At the top of the trail

 View from the trail of one of the tunnel holes
View of East Temple--an almost identical twin, called West Temple, is--you guessed it--to the west of this formation.  Sometimes called by local folks the cookie jar, since it looks like a big jar with a lid on the top!

 Now we're on the second hike, not on any marked trail, but just up the rock!

Just fascinated by the patterns of the rock as we climbed up

 Jim told us about reaching the top of this rock in the middle--when Jim says something is steep, us mere mortals know it's not for us!
 Jim, leading the way for Sue Ann, Trisha and me, bringing up the rear

Beautiful cactus flower

 The Whale--appears to be a petroglyph on the face of the rock in the back of the arch
Some of the pools we encountered on the way up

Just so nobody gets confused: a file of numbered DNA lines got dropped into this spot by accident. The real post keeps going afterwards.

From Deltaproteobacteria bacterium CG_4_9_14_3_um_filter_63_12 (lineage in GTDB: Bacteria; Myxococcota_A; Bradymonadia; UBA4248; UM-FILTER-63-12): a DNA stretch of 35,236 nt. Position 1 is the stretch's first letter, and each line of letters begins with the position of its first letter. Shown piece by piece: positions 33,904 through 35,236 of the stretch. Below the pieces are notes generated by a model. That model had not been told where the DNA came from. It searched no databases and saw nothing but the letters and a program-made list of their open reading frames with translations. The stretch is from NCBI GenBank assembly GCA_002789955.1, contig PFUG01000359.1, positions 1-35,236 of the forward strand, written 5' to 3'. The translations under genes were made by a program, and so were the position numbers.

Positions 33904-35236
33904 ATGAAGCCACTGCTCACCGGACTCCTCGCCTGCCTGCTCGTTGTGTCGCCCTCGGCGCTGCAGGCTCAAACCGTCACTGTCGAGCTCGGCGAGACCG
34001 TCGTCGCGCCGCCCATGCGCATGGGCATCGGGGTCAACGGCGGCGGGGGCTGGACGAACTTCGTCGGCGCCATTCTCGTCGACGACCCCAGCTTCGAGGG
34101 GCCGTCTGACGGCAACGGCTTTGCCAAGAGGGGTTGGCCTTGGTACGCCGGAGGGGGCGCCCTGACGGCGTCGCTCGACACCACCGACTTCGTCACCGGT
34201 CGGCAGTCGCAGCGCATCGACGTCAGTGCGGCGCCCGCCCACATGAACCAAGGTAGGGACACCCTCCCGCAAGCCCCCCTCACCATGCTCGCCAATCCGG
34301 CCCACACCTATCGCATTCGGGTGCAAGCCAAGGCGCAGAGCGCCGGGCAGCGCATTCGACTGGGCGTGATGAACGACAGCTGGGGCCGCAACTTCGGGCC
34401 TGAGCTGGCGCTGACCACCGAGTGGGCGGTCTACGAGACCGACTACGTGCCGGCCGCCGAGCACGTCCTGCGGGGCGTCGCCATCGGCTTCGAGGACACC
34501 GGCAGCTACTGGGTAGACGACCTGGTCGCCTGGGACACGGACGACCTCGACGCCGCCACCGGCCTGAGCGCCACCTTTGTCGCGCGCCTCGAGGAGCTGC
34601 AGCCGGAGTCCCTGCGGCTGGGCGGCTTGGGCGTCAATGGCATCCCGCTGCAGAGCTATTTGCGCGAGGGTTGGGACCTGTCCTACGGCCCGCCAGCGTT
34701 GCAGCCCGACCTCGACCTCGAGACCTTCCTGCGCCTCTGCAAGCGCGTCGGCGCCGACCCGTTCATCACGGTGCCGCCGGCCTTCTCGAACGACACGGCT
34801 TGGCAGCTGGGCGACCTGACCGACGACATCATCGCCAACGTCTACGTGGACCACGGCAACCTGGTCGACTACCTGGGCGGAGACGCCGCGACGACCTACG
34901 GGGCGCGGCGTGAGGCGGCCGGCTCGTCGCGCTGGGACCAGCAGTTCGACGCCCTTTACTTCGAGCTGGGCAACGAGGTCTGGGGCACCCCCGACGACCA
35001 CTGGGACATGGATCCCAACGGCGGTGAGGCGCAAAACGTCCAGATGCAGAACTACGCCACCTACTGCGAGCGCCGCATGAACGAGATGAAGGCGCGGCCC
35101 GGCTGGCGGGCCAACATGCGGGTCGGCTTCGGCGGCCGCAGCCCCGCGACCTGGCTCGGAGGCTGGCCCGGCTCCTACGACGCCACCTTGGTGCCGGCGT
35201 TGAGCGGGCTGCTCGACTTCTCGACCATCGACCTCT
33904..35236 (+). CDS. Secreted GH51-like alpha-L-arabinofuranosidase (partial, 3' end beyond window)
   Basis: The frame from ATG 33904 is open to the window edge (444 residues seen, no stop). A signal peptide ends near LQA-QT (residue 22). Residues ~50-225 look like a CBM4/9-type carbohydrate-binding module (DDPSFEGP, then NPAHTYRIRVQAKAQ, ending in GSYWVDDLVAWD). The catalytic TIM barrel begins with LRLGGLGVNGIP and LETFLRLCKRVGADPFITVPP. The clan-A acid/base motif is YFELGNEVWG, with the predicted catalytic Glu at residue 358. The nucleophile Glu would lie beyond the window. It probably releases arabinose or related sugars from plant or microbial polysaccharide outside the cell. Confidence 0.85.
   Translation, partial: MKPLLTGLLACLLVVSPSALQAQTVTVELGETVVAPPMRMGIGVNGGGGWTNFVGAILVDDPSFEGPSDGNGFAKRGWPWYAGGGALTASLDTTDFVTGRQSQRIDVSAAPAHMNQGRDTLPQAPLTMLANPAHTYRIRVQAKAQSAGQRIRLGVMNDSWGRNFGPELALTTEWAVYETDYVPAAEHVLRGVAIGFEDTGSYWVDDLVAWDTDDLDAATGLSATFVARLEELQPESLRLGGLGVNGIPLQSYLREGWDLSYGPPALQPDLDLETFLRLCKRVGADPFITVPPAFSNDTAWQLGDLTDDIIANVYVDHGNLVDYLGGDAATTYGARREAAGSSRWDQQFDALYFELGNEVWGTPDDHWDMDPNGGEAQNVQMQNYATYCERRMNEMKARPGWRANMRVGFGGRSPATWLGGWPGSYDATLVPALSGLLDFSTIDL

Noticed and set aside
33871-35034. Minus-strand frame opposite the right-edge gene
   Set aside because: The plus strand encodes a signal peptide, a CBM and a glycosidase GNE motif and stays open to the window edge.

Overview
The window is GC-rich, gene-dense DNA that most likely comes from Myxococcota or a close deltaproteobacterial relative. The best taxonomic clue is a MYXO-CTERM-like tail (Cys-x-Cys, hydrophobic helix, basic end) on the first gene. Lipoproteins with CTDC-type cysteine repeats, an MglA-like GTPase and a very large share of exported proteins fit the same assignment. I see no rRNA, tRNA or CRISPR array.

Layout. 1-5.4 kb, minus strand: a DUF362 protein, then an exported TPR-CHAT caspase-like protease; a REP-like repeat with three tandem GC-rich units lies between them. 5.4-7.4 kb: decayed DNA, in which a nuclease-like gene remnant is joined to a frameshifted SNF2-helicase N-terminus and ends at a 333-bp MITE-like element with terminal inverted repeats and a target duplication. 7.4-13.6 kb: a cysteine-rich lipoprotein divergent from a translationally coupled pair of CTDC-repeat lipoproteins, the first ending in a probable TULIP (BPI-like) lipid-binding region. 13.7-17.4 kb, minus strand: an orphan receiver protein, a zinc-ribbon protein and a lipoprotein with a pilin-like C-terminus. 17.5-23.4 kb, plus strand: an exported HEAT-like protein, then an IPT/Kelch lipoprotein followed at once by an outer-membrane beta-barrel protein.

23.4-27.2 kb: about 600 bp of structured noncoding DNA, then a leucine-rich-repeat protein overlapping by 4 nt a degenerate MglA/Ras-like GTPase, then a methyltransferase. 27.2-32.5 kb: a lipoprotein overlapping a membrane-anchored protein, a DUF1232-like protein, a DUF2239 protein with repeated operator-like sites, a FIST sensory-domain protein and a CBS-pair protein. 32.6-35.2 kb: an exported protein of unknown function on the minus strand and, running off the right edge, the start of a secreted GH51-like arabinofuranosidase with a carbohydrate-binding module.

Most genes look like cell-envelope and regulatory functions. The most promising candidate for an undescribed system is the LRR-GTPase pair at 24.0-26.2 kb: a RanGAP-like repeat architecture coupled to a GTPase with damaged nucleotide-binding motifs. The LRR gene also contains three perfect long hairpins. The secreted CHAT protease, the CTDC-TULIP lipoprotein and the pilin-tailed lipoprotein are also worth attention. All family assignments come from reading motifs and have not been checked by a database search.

Beautiful layers of pink rock!

Tiny frog swimming in a pool
 While his older cousins sun themselves on the side of the rock above the pool

 Another little slot canyon

 Heading into this neat little grotto, where it was cool, to stop and rest and have a snack

 Lovely geological specimen

 Looks sorta like a stack of pancakes!
 Heading down
 Looking back up to where we'd been

 Now we're coming down to a dry river/creek/wash that eventually goes under the road--here looking up the sheer rock face
 Amazing how this paintbrush flower can grow just hanging out of the rock--water seeps through the rock to keep it going

 Looking through a tunnel under the road

 Above and below:  two shots of Checkerboard Mesa
 In these next three shots, you can see the back topped rock that was once the river bed

 Just love these colors in the sandstone!

Cottonwood trees in our campground
 Lots of the "cotton" from these trees on the ground this time of year--yesterday it really affected Trisha's allergies, but today was better
 Above:  just a typical street scene in downtown Springdale!
Below:  Some of the lovely poppies and iris along the sidewalk

 Sculpture and pottery gallery

A sampling of the beautiful pottery from the gallery